21 February 2012
Barren marsh reveals plant-loss peril
Posted by kramsayer
When the plants go, the whole marsh falls apart.
That’s what researchers have found in an innovative experiment in Belgium in which acres of reeds were literally mowed down, enabling the team to observe the consequences of extensive plant loss, which were more severe than expected.
“Once you lose the vegetation, the conditions for plant growth get worse and worse and worse – toward permanent loss of the vegetation,” said Stijn Temmerman, a geomorphologist with the University of Antwerp in Belgium, who led the research team.
Observations of this sort might help land managers in areas such as the Mississippi Delta, where tidal marshes are in peril, he added. Without marshes, coastal areas can become more vulnerable to storm surges, and lose a key natural water filter.
In tidal wetland ecosystems, vegetation ordinarily roots the soil in place and helps trap sediments, building up the marsh. Past computer models and studies in small research plots of a few square meters or yards have shown that plant die-off deprives marshes of new mud that elevates the land. The new study examines what happens in nature when the vegetation disappears over 4 hectares (about 10 acres) of a tidal wetland. Once the plants were lost, the new research shows, the marsh changed shape, creating difficult conditions for new vegetation to take root.
The study was published last week in Geophysical Research Letters, a journal of the American Geophysical Union (AGU).
It’s the first time researchers have been able to directly investigate the effects of removing the plants from a large tidal marsh, Temmerman said. And the findings reflect what could happen in the coming years, as rising sea levels flood coastal wetlands with more water than they can handle.
“The wetland plants that are growing there, they are stressed by this increase. We’ve seen in several places around the world that this leads to die-offs of the vegetation,” Temmerman said. Those places include Venice’s lagoons and the Mississippi Delta, where huge sections of marshes are shrinking.
At the Belgian marsh where the experiment took place, land managers routinely mow all the reeds, which helps the plants come back healthier the next year. Before and after that grooming, the scientists took measurements of water depth, velocity, and direction at several places across the marsh, including in the channels that drain the flats.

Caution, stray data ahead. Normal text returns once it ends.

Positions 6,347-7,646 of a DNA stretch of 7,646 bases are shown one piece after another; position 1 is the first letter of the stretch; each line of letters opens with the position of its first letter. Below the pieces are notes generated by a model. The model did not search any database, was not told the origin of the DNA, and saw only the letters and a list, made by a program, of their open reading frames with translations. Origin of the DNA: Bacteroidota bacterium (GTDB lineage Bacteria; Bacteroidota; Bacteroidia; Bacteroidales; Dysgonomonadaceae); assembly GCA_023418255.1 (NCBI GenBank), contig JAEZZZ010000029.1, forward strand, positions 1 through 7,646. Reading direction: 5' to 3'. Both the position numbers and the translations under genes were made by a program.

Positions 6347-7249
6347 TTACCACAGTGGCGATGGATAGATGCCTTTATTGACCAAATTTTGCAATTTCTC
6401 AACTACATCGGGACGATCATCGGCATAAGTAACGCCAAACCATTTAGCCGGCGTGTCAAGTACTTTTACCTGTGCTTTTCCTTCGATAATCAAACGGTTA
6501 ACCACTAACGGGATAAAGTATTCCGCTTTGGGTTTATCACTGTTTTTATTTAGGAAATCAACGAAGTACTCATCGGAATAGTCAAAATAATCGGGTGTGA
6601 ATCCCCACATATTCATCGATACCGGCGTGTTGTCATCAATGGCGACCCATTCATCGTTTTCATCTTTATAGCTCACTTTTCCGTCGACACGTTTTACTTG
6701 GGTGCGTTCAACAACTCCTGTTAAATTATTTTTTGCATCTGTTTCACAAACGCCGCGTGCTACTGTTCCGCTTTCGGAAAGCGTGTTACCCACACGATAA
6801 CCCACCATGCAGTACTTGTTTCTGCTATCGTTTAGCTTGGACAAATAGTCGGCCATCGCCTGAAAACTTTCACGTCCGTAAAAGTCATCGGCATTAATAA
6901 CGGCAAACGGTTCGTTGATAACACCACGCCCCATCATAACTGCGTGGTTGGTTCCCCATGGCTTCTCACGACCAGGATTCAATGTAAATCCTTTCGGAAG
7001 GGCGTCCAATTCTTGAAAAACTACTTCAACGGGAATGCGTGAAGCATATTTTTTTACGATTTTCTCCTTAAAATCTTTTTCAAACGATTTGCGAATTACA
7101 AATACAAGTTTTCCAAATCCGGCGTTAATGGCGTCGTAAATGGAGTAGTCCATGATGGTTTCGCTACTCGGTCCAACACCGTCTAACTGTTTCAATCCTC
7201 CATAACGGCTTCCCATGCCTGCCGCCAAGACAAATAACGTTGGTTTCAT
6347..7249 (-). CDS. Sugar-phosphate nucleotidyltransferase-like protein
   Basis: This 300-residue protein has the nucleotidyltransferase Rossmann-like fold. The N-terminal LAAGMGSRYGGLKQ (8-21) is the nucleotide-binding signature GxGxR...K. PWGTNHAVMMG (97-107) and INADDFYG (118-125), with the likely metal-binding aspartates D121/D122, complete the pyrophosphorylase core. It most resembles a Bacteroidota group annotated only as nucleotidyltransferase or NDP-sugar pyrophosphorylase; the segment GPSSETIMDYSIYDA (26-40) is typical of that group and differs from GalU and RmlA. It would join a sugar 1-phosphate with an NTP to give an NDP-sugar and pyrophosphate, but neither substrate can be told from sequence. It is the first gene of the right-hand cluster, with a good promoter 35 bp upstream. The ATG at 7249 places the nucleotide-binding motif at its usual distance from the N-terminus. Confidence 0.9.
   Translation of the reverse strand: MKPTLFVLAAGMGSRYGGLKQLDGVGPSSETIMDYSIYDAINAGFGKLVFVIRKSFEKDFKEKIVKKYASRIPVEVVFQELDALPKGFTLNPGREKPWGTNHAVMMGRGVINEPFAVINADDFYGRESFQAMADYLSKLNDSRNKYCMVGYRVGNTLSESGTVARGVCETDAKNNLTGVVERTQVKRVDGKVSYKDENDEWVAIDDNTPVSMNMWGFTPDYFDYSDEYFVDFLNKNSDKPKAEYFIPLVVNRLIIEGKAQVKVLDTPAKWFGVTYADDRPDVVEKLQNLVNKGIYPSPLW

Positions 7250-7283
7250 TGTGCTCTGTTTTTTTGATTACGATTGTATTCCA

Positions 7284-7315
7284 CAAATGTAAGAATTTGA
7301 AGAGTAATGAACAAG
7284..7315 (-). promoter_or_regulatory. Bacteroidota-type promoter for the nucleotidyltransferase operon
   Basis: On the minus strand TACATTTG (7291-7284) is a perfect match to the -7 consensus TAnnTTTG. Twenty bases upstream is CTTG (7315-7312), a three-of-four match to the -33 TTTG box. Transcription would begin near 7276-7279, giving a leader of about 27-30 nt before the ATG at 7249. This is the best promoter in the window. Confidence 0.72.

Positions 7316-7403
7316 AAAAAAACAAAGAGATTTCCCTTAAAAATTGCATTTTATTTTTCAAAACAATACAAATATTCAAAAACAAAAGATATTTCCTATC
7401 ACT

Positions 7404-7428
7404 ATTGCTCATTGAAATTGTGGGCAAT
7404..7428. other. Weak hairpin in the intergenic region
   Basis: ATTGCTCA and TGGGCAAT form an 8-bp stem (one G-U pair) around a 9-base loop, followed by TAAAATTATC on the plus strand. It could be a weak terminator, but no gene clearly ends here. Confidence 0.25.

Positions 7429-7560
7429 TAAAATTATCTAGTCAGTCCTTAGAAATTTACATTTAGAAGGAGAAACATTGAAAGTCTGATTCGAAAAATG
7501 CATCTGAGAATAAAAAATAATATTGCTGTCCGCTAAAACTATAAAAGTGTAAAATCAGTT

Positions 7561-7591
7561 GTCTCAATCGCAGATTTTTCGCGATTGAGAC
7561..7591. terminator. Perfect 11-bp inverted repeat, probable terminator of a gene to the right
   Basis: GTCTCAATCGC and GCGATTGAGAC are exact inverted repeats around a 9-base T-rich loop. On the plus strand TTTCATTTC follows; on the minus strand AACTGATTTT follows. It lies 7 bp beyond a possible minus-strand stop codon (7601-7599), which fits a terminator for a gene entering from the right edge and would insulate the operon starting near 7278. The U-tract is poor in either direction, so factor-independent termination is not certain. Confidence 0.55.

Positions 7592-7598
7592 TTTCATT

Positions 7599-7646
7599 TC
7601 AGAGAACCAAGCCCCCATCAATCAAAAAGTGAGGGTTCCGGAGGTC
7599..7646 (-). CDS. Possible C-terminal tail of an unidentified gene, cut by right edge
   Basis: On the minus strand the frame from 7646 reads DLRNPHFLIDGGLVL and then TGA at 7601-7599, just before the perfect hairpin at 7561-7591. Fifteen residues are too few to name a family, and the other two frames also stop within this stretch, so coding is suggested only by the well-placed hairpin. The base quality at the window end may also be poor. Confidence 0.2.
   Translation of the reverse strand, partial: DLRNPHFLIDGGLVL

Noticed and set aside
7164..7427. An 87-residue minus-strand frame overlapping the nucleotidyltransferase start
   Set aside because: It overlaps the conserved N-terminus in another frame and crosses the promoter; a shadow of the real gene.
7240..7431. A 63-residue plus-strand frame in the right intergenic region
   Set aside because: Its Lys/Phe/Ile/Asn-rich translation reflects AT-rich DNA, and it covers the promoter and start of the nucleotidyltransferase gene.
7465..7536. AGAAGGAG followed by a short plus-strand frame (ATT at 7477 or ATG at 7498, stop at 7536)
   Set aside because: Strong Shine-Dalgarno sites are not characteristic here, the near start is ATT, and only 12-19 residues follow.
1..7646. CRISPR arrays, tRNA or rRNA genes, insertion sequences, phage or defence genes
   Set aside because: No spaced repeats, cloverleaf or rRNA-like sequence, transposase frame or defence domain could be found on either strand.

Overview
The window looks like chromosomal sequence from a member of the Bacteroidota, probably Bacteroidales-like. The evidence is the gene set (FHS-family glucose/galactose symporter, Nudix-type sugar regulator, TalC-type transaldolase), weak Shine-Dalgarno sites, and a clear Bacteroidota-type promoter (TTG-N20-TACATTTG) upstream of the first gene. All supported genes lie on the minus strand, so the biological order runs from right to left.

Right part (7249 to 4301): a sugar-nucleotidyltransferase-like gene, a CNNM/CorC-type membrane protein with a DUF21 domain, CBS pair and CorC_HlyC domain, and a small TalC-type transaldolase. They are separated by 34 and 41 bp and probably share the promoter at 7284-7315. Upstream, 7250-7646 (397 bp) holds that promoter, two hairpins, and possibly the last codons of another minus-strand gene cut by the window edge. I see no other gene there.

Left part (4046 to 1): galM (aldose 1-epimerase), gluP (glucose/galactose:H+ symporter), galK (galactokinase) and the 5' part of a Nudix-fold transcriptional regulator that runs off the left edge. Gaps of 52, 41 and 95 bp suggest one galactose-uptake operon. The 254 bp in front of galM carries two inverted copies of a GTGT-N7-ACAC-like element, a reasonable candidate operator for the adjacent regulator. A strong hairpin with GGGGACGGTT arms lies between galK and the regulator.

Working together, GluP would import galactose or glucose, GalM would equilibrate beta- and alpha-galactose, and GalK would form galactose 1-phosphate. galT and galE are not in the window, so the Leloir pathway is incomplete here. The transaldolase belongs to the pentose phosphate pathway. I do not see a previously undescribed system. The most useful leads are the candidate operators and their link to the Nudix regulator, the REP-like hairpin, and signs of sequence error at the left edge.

They found that when the tides came in, without the plants as a speed trap, the water flowed two to four times faster over the plain – and at those speeds, the sediment didn’t settle out to help build up the marsh. The water in the channels, however, slowed down to a third of its normal speed. And there, the sediments did drop out of the flow, causing channels to fill up.
This second finding was an unexpected result, Temmerman said. Blocked channels led to less drainage of the previously vegetated marsh, which created unfavorably soggy growing conditions. So without new marsh-building mud on the plains, and with blocked up drainage channels, the tidal marsh was swamped, making it more difficult for plants to grow back. Rising sea levels are expected increase the odds that a marsh will go under and no longer support new plant growth.
For land managers and others tasked with keeping wetlands healthy, the study is a warning to work as hard as possible to ensure the vegetation doesn’t disappear, Temmerman said. In places like the Mississippi basin, where managers direct water into surrounding wetlands to build up sediments, those actions need to be taken as soon as plants start dying. If vegetation is lost for a couple years, he said, it’s harder for the sediments to stick on the marsh plains, and rebuilding the wetland gets tricky.
“Once the marshes die off,” Temmerman said, “it’s very, very difficult to restore them.”
Temmerman, S., Moonen, P., Schoelynck, J., Govers, G., & Bouma, T. (2012). Impact of vegetation die-off on spatial flow patterns over a tidal marsh Geophysical Research Letters, 39 (3) DOI: 10.1029/2011GL050502
– Kate Ramsayer, AGU science writer